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Act Fast: Understanding Stroke and How to Lower Its Risk

What comes to mind when you hear the word ‘stroke’? To some, it may lead them to think of family members or friends who are suffering or even died because of this disease. To some it may be a mystery.

stroke

A report from the American Heart Association in 2022 revealed that stroke is a leading cause of serious long-term disability. It reduces mobility in more than half of stroke survivors aged 65 and older. What’s more surprising is that every 3.5 minutes, someone dies of stroke (Centers for Disease Control and Prevention, 2022). Alarming, isn’t it?

Understanding what a stroke is, its symptoms, risks, and prevention methods can help us fight against the harm of a stroke. So, let’s start by defining stroke.

What is a stroke?

A stroke happens when blood flow to your brain is blocked. This can cause brain damage, disability, and death.

There are 2 types of strokes: ischemic and hemorrhagic. Ischemic stroke happens when a blood clot blocks the flow of the blood to the brain. On the other hand, hemorrhagic stroke happens when a blood vessel bursts inside the brain.

Who is at risk for stroke?

Anyone can have a stroke at any age. Your chance of having a stroke can increase if you have certain risk factors, including age, gender, family history. People who have a history of stroke in their families are more likely to live in similar situations and be exposed to additional risk factors. When inheritance is coupled with harmful lifestyle decisions like smoking and eating poorly, the risk of stroke can rise even further.

Unhealthy habits such as poor diet, lack of exercise, smoking, excessive alcohol consumption, and drug use are important factors to consider.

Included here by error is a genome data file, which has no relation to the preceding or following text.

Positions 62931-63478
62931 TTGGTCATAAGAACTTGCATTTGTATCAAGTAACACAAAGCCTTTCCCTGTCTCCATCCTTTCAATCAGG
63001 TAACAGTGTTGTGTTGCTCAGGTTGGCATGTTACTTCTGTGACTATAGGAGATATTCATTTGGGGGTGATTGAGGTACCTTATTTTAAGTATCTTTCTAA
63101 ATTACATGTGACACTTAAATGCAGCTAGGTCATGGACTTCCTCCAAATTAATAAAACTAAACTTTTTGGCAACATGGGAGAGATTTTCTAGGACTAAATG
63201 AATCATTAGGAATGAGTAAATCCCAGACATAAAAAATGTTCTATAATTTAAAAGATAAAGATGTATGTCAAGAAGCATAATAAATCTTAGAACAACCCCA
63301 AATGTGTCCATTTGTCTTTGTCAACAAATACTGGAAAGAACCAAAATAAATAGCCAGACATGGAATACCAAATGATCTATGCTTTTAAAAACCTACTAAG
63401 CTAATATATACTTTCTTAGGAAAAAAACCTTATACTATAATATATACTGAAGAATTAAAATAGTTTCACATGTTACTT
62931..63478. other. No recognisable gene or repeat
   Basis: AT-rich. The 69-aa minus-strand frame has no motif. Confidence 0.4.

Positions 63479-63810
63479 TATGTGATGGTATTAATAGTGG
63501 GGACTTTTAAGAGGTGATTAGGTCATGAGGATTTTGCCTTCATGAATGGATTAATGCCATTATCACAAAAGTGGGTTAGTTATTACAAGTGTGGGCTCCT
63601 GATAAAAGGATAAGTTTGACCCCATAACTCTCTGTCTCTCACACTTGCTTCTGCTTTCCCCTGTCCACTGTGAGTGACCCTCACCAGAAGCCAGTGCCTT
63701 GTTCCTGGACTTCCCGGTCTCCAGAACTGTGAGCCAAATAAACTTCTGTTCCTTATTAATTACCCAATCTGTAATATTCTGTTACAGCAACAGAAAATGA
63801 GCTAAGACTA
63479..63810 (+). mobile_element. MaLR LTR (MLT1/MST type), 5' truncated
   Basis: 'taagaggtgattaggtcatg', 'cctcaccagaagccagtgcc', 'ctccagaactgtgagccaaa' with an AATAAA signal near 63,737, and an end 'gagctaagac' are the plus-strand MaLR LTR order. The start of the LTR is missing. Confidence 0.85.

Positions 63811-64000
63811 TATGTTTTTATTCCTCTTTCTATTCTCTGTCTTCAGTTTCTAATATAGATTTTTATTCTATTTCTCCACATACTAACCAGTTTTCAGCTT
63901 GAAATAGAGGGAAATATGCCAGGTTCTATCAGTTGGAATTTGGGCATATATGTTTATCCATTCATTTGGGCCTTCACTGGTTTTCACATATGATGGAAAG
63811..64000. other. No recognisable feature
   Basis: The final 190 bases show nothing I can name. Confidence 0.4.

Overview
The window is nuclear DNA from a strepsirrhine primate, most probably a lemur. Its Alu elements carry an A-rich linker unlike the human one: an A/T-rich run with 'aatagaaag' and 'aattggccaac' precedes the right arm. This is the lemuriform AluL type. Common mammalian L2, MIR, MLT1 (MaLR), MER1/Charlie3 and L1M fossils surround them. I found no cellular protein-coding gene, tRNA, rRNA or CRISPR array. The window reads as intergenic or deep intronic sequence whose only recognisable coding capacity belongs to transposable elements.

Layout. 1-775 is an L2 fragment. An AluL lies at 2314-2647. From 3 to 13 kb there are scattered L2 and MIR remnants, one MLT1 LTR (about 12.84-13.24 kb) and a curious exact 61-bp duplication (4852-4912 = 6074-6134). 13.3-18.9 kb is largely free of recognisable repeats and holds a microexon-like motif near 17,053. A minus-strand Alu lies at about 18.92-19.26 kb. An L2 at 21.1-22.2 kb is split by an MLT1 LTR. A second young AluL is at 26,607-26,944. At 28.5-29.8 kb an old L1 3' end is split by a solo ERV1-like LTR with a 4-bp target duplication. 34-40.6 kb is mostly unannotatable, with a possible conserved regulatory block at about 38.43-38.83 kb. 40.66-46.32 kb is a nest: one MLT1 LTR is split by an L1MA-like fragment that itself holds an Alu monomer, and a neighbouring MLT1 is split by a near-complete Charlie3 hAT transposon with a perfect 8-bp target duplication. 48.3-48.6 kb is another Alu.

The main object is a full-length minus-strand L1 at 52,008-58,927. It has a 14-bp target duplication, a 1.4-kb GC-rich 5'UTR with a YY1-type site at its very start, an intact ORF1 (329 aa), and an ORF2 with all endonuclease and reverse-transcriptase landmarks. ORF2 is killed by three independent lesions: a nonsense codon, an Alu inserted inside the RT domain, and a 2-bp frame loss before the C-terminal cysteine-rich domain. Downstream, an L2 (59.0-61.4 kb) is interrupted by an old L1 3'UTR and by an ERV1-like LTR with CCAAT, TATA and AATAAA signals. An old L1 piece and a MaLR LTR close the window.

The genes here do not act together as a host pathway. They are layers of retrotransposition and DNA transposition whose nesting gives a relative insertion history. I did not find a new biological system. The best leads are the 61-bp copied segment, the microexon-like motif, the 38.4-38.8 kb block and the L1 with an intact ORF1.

stroke risks

Additionally, high blood pressure, high cholesterol, diabetes, and being overweight increases one’s risk of having a stroke.

What are the indicators that someone may be having stroke?

Every minute counts during a stroke! Quick treatment can reduce the brain damage caused by a stroke. Knowing the signs and symptoms of a stroke allows you to act quickly and potentially save a life—even your own.

The following are signs one must be mindful of when detecting stroke:

  • Sudden numbness or weakness, especially on one side of the body, in the arm, leg, or face.
  • Unexpected difficulty speaking, understanding, or perplexity.
  • Sudden vision problems in either one or both eyes.
  • Sudden difficulty walking, lightheadedness, losing your balance, or having poor coordination.
  • Abrupt, debilitating headache with no apparent explanation.

stroke management

What actions should you take if you think someone is experiencing a stroke?

If the signs and symptoms given above are evident, act F.A.S.T. and do the following:

  • F—Face: Ask the person to smile. Does one side of the face droop?
  • A—Arms: Ask the person to raise both arms. Does one arm drift downward?
  • S—Speech: Ask the person to repeat a simple phrase. Is the speech slurred or strange?